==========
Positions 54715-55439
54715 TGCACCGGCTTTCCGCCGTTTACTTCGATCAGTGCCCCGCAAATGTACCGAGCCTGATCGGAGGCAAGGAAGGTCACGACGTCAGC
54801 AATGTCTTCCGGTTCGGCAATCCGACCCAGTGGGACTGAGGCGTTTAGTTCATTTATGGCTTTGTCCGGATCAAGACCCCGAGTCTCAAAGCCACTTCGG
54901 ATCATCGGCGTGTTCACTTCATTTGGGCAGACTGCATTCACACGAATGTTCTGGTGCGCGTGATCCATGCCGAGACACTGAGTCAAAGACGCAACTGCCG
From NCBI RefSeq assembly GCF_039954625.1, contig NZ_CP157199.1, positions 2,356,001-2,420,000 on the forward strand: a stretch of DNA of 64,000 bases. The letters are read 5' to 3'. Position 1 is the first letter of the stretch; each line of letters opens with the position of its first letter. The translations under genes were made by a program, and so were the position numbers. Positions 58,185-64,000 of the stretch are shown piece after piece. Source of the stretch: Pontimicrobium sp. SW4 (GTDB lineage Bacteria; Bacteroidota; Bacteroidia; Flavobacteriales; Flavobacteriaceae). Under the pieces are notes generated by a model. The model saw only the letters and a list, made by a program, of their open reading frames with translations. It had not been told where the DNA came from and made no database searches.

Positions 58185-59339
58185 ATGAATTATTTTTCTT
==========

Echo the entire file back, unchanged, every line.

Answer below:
Positions 54715-55439
54715 TGCACCGGCTTTCCGCCGTTTACTTCGATCAGTGCCCCGCAAATGTACCGAGCCTGATCGGAGGCAAGGAAGGTCACGACGTCAGC
54801 AATGTCTTCCGGTTCGGCAATCCGACCCAGTGGGACTGAGGCGTTTAGTTCATTTATGGCTTTGTCCGGATCAAGACCCCGAGTCTCAAAGCCACTTCGG
54901 ATCATCGGCGTGTTCACTTCATTTGGGCAGACTGCATTCACACGAATGTTCTGGTGCGCGTGATCCATGCCGAGACACTGAGTCAAAGACGCAACTGCCG
From NCBI RefSeq assembly GCF_039954625.1, contig NZ_CP157199.1, positions 2,356,001-2,420,000 on the forward strand: a stretch of DNA of 64,000 bases. The letters are read 5' to 3'. Position 1 is the first letter of the stretch; each line of letters opens with the position of its first letter. The translations under genes were made by a program, and so were the position numbers. Positions 58,185-64,000 of the stretch are shown piece after piece. Source of the stretch: Pontimicrobium sp. SW4 (GTDB lineage Bacteria; Bacteroidota; Bacteroidia; Flavobacteriales; Flavobacteriaceae). Under the pieces are notes generated by a model. The model saw only the letters and a list, made by a program, of their open reading frames with translations. It had not been told where the DNA came from and made no database searches.

Positions 58185-59339
58185 ATGAATTATTTTTCTT